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GeForce GTX 480 vs Radeon HD 6850

Intro

The GeForce GTX 480 comes with a GPU clock speed of 700 MHz, and the 1536 MB of GDDR5 RAM is set to run at 924 MHz through a 384-bit bus. It also is comprised of 480 SPUs, 60 TAUs, and 48 ROPs.

Compare those specifications to the Radeon HD 6850, which comes with a core clock speed of 775 MHz and a GDDR5 memory speed of 1000 MHz. It also features a 256-bit bus, and makes use of a 40 nm design. It is made up of 960 SPUs, 48 TAUs, and 32 Raster Operation Units.

(No game benchmarks for this combination yet.)

Power Usage and Theoretical Benchmarks

Power Consumption (Max TDP)

Radeon HD 6850 127 Watts
GeForce GTX 480 250 Watts
Difference: 123 Watts (97%)

Memory Bandwidth

Theoretically, the GeForce GTX 480 should be much faster than the Radeon HD 6850 overall. (explain)

GeForce GTX 480 177408 MB/sec
Radeon HD 6850 128000 MB/sec
Difference: 49408 (39%)

Texel Rate

The GeForce GTX 480 will be a small bit (approximately 13%) faster with regards to AF than the Radeon HD 6850. (explain)

GeForce GTX 480 42000 Mtexels/sec
Radeon HD 6850 37200 Mtexels/sec
Difference: 4800 (13%)

Pixel Rate

If running with a high screen resolution is important to you, then the GeForce GTX 480 is a better choice, and very much so. (explain)

GeForce GTX 480 33600 Mpixels/sec
Radeon HD 6850 24800 Mpixels/sec
Difference: 8800 (35%)

Please note that the above 'benchmarks' are all just theoretical - the results were calculated based on the card's specifications, and real-world performance may (and probably will) vary at least a bit.

Price Comparison

Please note that the price comparisons are based on search keywords, and might not be the exact same card listed on this page. We have no control over the accuracy of their search results.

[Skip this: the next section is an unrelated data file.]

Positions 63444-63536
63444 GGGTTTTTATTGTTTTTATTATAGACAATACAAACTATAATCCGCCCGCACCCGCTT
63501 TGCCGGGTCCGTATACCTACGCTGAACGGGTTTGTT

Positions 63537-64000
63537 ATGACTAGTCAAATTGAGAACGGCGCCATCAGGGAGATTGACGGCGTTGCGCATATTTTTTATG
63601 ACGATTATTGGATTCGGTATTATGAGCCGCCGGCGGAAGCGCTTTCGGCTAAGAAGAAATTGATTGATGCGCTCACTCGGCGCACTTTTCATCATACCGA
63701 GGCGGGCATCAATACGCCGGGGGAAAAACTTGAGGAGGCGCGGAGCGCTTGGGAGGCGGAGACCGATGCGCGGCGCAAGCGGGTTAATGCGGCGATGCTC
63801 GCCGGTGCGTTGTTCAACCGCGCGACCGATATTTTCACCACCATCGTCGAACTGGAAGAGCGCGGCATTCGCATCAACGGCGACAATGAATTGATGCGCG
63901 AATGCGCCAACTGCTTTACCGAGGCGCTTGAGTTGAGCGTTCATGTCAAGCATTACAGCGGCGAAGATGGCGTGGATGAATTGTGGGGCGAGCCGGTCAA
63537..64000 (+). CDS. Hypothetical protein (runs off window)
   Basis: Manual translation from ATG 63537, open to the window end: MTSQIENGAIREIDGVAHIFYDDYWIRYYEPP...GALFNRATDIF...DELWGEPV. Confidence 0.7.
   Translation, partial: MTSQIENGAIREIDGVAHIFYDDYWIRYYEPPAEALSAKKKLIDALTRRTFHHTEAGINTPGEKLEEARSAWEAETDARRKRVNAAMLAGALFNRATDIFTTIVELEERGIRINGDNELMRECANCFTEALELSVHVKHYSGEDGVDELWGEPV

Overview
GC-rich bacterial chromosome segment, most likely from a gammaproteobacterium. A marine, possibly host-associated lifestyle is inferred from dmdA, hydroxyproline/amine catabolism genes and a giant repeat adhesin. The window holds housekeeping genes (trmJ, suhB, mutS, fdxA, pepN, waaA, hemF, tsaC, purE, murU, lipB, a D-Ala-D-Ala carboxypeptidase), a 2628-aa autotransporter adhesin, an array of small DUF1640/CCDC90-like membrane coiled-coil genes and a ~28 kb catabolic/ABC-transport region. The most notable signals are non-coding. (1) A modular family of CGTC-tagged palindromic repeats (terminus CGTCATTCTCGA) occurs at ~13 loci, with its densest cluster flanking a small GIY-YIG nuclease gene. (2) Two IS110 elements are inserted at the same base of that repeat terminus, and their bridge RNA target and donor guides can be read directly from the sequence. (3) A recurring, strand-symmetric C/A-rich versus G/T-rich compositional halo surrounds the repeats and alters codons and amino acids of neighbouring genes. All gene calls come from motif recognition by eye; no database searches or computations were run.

GeForce GTX 480

Amazon.com

Other US-based stores

Radeon HD 6850

Amazon.com

Other US-based stores

Specifications

Model GeForce GTX 480 Radeon HD 6850
Manufacturer nVidia ATi
Year March 2010 October 2010
Code Name GF100 Barts Pro
Fab Process 40 nm 40 nm
Bus PCIe x16 PCIe x16
Memory 1536 MB 1024 MB
Core Speed 700 MHz 775 MHz
Shader Speed 1401 MHz (N/A) MHz
Memory Speed 924 MHz (3696 MHz effective) 1000 MHz (4000 MHz effective)
Unified Shaders 480 960
Texture Mapping Units 60 48
Render Output Units 48 32
Bus Type GDDR5 GDDR5
Bus Width 384-bit 256-bit
DirectX Version DirectX 11 DirectX 11
OpenGL Version OpenGL 4.1 OpenGL 4.1
Power (Max TDP) 250 watts 127 watts
Shader Model 5.0 5.0
Bandwidth 177408 MB/sec 128000 MB/sec
Texel Rate 42000 Mtexels/sec 37200 Mtexels/sec
Pixel Rate 33600 Mpixels/sec 24800 Mpixels/sec

Memory Bandwidth: Memory bandwidth is the maximum amount of data (measured in MB per second) that can be moved over the external memory interface within a second. It is calculated by multiplying the bus width by its memory speed. If the card has DDR type memory, it should be multiplied by 2 once again. If DDR5, multiply by ANOTHER 2x. The better the bandwidth is, the better the card will be in general. It especially helps with anti-aliasing, HDR and higher screen resolutions.

Texel Rate: Texel rate is the maximum amount of texture map elements (texels) that can be applied in one second. This is calculated by multiplying the total texture units by the core speed of the chip. The higher this number, the better the video card will be at texture filtering (anisotropic filtering - AF). It is measured in millions of texels applied in one second.

Pixel Rate: Pixel rate is the most pixels that the graphics chip could possibly record to the local memory in a second - measured in millions of pixels per second. Pixel rate is worked out by multiplying the amount of colour ROPs by the clock speed of the card. ROPs (Raster Operations Pipelines - sometimes also referred to as Render Output Units) are responsible for filling the screen with pixels (the image). The actual pixel rate is also dependant on quite a few other factors, most notably the memory bandwidth - the lower the memory bandwidth is, the lower the ability to get to the max fill rate.

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